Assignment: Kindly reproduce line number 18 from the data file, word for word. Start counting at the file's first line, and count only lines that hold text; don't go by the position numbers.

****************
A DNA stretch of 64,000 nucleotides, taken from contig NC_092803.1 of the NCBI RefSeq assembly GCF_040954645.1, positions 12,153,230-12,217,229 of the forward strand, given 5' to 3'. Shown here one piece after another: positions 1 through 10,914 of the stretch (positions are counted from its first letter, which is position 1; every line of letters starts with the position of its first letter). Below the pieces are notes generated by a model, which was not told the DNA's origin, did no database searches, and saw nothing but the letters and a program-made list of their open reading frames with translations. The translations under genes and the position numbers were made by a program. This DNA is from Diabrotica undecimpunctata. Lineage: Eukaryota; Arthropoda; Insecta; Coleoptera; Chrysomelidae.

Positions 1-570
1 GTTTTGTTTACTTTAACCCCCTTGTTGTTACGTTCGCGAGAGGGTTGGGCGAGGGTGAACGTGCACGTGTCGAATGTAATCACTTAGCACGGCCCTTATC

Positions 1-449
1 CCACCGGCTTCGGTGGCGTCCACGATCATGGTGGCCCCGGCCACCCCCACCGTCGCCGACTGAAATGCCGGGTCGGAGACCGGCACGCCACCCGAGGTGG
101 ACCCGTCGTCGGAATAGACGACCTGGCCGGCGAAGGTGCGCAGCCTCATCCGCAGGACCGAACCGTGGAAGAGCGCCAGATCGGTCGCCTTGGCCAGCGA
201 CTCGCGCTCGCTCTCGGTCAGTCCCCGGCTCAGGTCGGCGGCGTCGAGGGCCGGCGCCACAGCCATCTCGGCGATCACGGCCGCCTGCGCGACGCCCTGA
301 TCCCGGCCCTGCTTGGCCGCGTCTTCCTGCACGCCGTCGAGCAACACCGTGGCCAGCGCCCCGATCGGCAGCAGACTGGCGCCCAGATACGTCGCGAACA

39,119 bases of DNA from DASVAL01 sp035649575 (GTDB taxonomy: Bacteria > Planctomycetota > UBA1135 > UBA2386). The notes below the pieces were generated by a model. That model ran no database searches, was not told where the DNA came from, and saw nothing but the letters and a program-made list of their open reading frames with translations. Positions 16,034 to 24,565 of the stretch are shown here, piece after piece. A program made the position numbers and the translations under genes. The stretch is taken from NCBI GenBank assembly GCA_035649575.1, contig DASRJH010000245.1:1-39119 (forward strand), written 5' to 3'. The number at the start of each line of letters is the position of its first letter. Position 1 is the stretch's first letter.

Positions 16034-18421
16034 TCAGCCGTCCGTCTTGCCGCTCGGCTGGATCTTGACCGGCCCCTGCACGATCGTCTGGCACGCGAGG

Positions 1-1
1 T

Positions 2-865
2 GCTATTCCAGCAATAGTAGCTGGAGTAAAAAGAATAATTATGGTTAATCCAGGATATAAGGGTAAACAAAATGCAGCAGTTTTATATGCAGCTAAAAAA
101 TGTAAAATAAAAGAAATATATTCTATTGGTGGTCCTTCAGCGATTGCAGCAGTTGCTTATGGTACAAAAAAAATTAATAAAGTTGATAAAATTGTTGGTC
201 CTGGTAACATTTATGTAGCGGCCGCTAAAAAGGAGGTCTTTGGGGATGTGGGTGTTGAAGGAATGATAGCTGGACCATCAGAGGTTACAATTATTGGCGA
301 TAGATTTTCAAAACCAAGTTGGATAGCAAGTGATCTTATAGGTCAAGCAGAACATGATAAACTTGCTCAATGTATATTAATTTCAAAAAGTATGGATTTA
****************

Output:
301 TAGATTTTCAAAACCAAGTTGGATAGCAAGTGATCTTATAGGTCAAGCAGAACATGATAAACTTGCTCAATGTATATTAATTTCAAAAAGTATGGATTTA